Letters to the Editor: Implement measures to rationalise public travelling under ‘New Normal’
In the light of the President’s clarion call to public sector employees to leave behind the two year ‘COVID’ related set-backs and get ready to work with renewed energy, under ‘New- Normals’, it is imperative that we find more short, medium and long term solutions to make people stronger in facing the difficult periods ahead and arrest future un-economical ‘Lock-downs’. The health authorities have noted that, the limited success of the last poorly observed ‘Lock Down’ was mainly due to the stoppage/curtailment of Public transport via buses and Trains.
However, as we know, without an efficient public transport system, the country cannot get back on its feet! Therefore, it has become necessary to rationalise public travelling in such a way that life becomes easier and more productive for office workers and school children while reducing the incidence of infection via public transport between Districts/Provinces.
My suggested steps towards meeting the said ends were published in the press and copies were sent to the authorities last year. As the ‘COVID’ challenge has now escalated into a perennial problem, I wish to reiterate the following long-term simple, cost saving, mitigating steps for implementation as practically as possible, after explaining to and convincing the respective Trade Unions, employers, school authorities and the parents of the dire long-term need for adopting ‘New-Normals’ in office and schooling lifestyles.
1) As far as possible, deploy them in their respective offices located closest to their residences within the District/Province. The transfer policies have to be duly amended if necessary. The resulting, reduction in inter- District /Province travel will reduce traffic congestion and overloading while making ‘Contact tracing’ and monitoring easier for mitigating the incidence of ‘Community transmission’.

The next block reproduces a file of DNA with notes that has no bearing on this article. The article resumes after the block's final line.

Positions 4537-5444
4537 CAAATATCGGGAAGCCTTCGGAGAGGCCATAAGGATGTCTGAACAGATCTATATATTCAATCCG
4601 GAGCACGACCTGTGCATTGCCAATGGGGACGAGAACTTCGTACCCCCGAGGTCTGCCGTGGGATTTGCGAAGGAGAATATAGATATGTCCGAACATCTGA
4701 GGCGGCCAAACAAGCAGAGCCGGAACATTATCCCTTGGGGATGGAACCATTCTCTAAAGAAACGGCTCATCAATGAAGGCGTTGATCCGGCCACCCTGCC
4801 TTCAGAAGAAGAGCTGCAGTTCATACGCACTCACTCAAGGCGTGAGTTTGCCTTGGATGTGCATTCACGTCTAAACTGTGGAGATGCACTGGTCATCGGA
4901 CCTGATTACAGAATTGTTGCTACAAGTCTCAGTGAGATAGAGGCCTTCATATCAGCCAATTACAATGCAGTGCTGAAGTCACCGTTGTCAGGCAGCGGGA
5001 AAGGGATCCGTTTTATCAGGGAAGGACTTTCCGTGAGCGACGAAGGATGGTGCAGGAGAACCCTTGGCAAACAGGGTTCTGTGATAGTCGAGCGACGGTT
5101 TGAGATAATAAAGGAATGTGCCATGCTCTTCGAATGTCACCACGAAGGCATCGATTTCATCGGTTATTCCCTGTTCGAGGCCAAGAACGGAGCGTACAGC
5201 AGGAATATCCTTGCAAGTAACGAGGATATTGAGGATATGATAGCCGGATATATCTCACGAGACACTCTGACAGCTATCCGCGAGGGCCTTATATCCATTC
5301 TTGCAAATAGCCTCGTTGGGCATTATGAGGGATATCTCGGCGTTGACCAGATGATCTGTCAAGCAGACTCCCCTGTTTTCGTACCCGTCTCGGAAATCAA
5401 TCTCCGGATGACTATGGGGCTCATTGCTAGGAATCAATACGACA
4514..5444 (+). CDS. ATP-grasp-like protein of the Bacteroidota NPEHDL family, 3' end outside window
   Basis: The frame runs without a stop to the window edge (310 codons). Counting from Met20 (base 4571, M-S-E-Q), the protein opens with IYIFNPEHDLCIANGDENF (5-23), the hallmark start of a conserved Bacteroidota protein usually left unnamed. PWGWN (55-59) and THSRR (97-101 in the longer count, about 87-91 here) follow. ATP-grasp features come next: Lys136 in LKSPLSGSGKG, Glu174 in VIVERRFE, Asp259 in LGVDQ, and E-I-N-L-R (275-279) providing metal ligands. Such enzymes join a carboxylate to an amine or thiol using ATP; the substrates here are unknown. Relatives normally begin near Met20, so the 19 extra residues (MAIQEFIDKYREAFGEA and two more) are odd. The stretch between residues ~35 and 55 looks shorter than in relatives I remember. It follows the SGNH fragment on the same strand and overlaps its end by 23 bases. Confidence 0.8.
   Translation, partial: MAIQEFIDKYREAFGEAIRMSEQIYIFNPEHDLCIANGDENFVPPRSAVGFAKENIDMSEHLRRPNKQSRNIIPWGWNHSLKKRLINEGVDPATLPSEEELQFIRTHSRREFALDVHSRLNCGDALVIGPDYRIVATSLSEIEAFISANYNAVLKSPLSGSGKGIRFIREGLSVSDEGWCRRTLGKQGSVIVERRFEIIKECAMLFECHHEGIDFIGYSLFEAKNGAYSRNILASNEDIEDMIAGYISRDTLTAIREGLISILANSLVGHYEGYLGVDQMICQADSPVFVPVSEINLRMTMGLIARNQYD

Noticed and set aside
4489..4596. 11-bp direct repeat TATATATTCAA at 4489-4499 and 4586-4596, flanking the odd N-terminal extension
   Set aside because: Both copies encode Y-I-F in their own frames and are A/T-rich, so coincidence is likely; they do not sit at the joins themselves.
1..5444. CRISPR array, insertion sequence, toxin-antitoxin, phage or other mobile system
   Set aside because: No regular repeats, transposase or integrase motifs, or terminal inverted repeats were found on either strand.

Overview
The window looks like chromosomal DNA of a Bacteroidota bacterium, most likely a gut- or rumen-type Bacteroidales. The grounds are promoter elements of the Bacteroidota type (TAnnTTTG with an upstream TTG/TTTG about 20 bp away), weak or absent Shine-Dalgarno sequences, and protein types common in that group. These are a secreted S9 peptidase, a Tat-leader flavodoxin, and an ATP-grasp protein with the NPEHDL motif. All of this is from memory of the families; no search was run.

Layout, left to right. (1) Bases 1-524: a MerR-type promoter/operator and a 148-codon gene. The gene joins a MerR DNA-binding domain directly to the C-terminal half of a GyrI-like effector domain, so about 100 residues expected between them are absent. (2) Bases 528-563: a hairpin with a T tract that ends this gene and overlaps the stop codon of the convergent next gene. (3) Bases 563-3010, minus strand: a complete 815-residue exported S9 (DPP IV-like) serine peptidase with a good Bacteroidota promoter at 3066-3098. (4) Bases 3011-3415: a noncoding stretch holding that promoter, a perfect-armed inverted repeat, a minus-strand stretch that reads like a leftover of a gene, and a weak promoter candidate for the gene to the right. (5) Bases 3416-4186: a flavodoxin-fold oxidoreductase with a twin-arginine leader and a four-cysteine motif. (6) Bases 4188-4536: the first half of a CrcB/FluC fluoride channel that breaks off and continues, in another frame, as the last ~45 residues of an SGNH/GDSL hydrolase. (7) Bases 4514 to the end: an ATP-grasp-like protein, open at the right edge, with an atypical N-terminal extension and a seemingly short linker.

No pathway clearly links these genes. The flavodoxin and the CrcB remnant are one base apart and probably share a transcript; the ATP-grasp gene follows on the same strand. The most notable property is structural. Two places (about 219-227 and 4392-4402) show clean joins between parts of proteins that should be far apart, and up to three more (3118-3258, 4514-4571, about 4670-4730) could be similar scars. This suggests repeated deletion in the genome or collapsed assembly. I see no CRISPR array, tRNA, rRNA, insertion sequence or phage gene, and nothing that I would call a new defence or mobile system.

Additionally, the employees will save time, energy and money while getting the opportunity to engage in better family life and other part time earning activities such as cultivation and Teaching.
2) Implement flex-hours for both Public and private sector workers. This step, too, will reduce rush hour traffic, ‘over-loading’ and traffic congestion resulting in fuel saving, better Time Management and higher productivity.
3) Expand current arrangements for ‘Working from Home’ by embracing technology and giving targets/assignments etc. Also, the present arrangement for workers to report for work on alternate days can be continued as desirable. These steps again will improve productivity of staff while reducing over-loading and traffic congestion. We must not forget that Sri Lanka’s burgeoning Public sector exceeding 1.4 million employees, works out to one employee per 15 people in a total population estimated at 21.5 million. It is learnt that in many other countries the corresponding figure is above 250!
4) Make train/bus season tickets available on-line or for purchase at designated supermarkets/shops as in other countries so that the work load and the health risk of the conductor/ticket collector can be drastically reduced. In many countries the issue of tickets is handled by the driver him/her self.
5) Factories/Public/Private Sector Institutions can be induced with incentives to provide van/bus transport to their employees wherever possible.
When the above steps are implemented, the transport sector, with their existing moveable assets and rolling stock, would be in a position to deliver a more satisfactory service to the commuters and also save foreign exchange spent on fuel.
1) The elusive policy requirement to send children to schools in their locality, if implemented from next year will surely reduce traffic congestion on the main roads when the schools re-start. The present fashionable practice of sending children in the Western Province to ‘Colombo schools’ is a matter of concern as it has become a major facilitator of traffic congestion on Colombo roads on school days.
With the implementation of the said policy, the school bus/van service can be confined to the locality and the pervasive need for parents to drop their children at school before leaving to office will also become redundant. The parents/children will face lesser travelling risks and save travelling time and money which can be spent on studies, homework and extra-curricular activities.
2) The schools also should adjust their opening times in keeping with the flex-office hours of the Public/Private Sector in the areas.
Let us avail of these ‘blessings in disguise’ that have come to our door step, in the wake of the ‘Corona Pandemic’. I am confident that the President and the Prime Minister who possess the much required ‘political will’ would implement these hitherto elusive but important measures which surely will reduce the necessity for ‘Lock-downs’ and ‘Curfews’ and improve our Security, productivity and discipline leading to a prosperous Sri Lanka.
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